Unlike their college-level counterparts, those who teach at the K-12 level spend a significant portion of their education studying the “how” of teaching. What they learn can be invaluable to college professors who enter classrooms with vast content knowledge but little (or no) background in teaching and learning. As those who teach these teachers, we’d like to showcase five teaching strategies college professors can learn from those who teach younger students.
1) Multiple Intelligences. Howard Gardner’s groundbreaking book on multiple intelligences (MI) changed education by documenting that people learn in different ways. By introducing concepts like visual, spatial and bodily kinesthetic learning, MI made clear that only with a variety of teaching methods can instructors reach all learners. See Gardner, H. Multiple Intelligences (1993) and Intelligences Reframed (1999).
2) Assessment. College professors know that they must assess learning, a process they tend to loosely associate with exams or papers that test knowledge. Yet assessment and testing are not synonyms. K-12 teachers are taught to use three different kinds of assessment:
- Early assessment—the informal information about students gathered through observation early in the semester, which provides practical knowledge about students and helps with course planning;
- Instructional assessment—the circular process whereby teachers plan instruction, assess their teaching (based in part on student work, responses, attitudes, etc.), and use that feedback to revise instruction; and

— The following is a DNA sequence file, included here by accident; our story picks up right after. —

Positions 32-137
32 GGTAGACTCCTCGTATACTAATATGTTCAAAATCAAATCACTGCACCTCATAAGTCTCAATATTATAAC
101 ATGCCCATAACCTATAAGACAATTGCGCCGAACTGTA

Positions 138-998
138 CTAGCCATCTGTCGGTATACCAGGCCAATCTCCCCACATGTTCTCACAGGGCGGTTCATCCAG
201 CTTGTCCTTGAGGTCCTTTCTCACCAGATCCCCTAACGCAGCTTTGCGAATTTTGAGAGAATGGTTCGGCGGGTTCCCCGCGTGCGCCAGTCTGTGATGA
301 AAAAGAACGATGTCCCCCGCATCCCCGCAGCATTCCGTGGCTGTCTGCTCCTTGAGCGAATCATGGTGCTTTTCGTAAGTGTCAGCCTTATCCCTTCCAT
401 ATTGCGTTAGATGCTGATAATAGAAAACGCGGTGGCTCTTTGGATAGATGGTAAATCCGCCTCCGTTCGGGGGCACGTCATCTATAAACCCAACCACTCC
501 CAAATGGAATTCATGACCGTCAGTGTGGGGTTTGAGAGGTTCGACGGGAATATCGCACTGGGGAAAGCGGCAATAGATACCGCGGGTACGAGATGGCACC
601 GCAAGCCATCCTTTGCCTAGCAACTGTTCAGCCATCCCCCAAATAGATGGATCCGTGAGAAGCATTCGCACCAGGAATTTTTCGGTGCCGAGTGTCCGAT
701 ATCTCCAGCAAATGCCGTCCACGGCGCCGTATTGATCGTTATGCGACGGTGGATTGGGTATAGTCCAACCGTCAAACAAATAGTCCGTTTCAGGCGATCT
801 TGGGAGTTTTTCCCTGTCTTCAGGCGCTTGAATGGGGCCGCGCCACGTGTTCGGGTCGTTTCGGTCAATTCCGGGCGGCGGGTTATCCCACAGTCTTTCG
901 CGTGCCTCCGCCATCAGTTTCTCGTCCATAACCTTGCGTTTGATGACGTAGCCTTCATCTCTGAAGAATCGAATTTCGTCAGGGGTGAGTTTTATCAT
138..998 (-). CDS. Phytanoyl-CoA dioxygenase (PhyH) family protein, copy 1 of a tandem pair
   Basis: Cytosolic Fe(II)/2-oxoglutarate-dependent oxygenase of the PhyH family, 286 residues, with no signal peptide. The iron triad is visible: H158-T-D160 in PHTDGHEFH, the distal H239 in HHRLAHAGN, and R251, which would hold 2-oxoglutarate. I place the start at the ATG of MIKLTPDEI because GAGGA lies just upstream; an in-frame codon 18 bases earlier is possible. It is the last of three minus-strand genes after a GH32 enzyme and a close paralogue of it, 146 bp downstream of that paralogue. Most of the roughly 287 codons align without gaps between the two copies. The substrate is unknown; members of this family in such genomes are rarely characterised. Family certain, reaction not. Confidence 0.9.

- Official assessment—the traditional process of giving exams; assigning papers; and, ultimately, grading student work.
3) Lesson Plans. K-12 teachers prepare formal lesson plans as a teaching and learning framework, and a road map for getting there. Successful lesson plans have five components:
- Goals: “Why am I teaching this lesson?”
- Objectives: “What should students know or be able to do after this lesson?”
- Materials: “What supplies, media, and other equipment do I need to teach the lesson?”
- Teaching activities: “What will take place during today’s instruction?”
- Assessment: How will I know students have met these goals and learned the material?” See Airasian, P. Classroom Assessment, 2005.
4) Special Needs. Each year, beginning students arrive on campus with a history of diagnosed (and undiagnosed) learning challenges. Most college professors have little, if any, experience working with special needs students and can be quick to judge a weak student as failing rather than struggling to learn. K-12 teachers are trained to recognize, diagnose, and support a wide range of learning disabilities. They are also versed in the theories of cognition, memory, and differentiated instruction. Faculty can take steps to support these students without sacrificing standards. See Levine, M. A Mind at a Time, 2002.
5) Student Aspirations. Teaching and learning thrive when the conditions are in place that support student aspirations. When student-faculty relationships are strong, and curriculum is rigorous and relevant, students are more engaged, retain more information, and transfer what they learn to other areas of life. Education takes on a purpose that increases student confidence and achievement.
Excerpted from “What College Professors Can Learn from K-12 Educators,” written by Sara E. Quay, Anthony Pastelis, Kathleen McLaughlin, and Elizabeth Cain. The Teaching Professor, November 2006.